Daily Office Readings for Thursday after the 7th Sundaay of Easter: Year 2
“They are darkened in their understanding, alienated from the life of God because of their ignorance and hardness of heart.” (Ephesians 4:18)
The word Paul uses for “they” refers to the people he calls the Gentiles, or the Nations. These are people outside the believing community. Today we could use the language of “alienated from the life of God because of their ignorance and hardness of heart,” to describe our fellow Americans who, in most cases, say they are Christian. But they show ignorance and hardness of heart about political divisiveness and polarizing personalities. We suffer from a “whose team are you?” mentality. It is not the way we Christians are suppose to live. It is not speaking truth to our neighbors but speaking handed down rhetoric. It is not who we are supposed to be, it is falsehood.
St. Paul says, “So then, putting away falsehood, let all of us speak the truth to our neighbors, for we are members of one another. Be angry but do not sin; do not let the sun go down on your anger.” (Ephesians 4: 25 – 26) We can be angry without acting on such anger. I, at one time, worked with Clinical Social Workers while in the Marines as we dealt with domestic violence issues. It took a lot of time to show the young men (I only dealt with men) that there was a specific point in which they decided to move from being angry to striking out. Separating the two can be done. In the military we couldn’t talk about Jesus. That may be why I’ doing this work now, it is Jesus based.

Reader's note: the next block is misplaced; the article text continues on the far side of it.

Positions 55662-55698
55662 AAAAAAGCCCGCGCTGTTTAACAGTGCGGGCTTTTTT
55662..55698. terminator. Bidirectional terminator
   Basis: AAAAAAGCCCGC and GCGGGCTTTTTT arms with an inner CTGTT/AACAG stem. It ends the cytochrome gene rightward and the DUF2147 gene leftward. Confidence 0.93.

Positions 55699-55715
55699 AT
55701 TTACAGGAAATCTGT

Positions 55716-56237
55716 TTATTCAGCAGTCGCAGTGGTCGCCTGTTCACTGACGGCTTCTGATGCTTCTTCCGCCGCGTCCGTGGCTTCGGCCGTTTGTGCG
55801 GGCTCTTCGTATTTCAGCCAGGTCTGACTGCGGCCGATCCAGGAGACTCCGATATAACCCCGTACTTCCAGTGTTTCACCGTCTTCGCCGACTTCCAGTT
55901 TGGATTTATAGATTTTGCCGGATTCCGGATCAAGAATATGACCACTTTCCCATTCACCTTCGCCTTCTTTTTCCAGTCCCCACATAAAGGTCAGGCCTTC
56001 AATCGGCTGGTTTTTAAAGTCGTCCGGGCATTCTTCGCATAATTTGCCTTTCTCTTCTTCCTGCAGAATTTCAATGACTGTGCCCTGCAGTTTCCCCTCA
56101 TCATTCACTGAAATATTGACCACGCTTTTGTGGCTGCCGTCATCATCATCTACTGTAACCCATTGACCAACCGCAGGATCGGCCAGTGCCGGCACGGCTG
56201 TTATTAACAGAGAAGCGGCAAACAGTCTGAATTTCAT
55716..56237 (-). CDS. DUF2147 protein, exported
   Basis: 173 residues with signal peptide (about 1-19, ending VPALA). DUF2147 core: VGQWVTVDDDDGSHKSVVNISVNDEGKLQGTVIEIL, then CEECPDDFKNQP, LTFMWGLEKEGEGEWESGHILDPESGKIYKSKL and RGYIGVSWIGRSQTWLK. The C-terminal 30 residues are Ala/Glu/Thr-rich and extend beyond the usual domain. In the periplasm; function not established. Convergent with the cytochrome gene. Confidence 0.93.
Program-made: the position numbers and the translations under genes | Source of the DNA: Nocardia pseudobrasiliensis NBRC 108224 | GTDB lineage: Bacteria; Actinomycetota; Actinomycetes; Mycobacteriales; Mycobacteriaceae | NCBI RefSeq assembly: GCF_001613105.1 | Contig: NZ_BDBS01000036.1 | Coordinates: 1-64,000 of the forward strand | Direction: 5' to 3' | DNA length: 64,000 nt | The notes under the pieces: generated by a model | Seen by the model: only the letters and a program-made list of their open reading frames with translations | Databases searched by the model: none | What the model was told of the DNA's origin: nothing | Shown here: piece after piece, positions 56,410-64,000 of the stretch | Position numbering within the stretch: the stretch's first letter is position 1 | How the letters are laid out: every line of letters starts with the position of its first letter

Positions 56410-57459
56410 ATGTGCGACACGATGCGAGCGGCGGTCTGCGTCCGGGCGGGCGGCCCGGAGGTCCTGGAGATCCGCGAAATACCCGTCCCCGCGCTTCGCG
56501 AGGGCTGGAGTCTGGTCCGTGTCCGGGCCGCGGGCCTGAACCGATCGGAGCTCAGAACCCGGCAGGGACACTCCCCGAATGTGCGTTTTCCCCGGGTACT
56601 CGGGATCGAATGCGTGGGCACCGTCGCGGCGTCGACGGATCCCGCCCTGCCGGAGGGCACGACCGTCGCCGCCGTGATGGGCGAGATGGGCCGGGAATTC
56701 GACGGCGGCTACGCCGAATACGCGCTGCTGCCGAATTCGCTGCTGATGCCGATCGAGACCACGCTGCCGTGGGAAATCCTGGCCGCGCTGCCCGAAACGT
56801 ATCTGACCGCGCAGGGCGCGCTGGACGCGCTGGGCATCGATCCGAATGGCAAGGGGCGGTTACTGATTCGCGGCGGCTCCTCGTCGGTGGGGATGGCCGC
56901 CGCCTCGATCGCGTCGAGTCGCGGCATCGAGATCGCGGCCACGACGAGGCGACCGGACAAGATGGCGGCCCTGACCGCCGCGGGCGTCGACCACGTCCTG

Paul goes on and says, “Put away from you all bitterness and wrath and anger and wrangling and slander, together with all malice, and be kind to one another, tender-hearted, forgiving one another, as God in Christ has forgiven you.” (Ephesians 4: 31 – 32) Folks if we give in to the darkened understanding of a polarized culture we are turning our backs on who God wants us to be and the real love God has planted in us through our Lord Jesus Christ. We have been equipped to forgive one another but too often we choose not to. Too often we would rather be hard-hearted than tender-hearted. We are not the Gentiles or the Nations. We are Christians.
Let us hear what the Spirit is saying to and through the saints of God and then ponder anew what the Almighty can do. John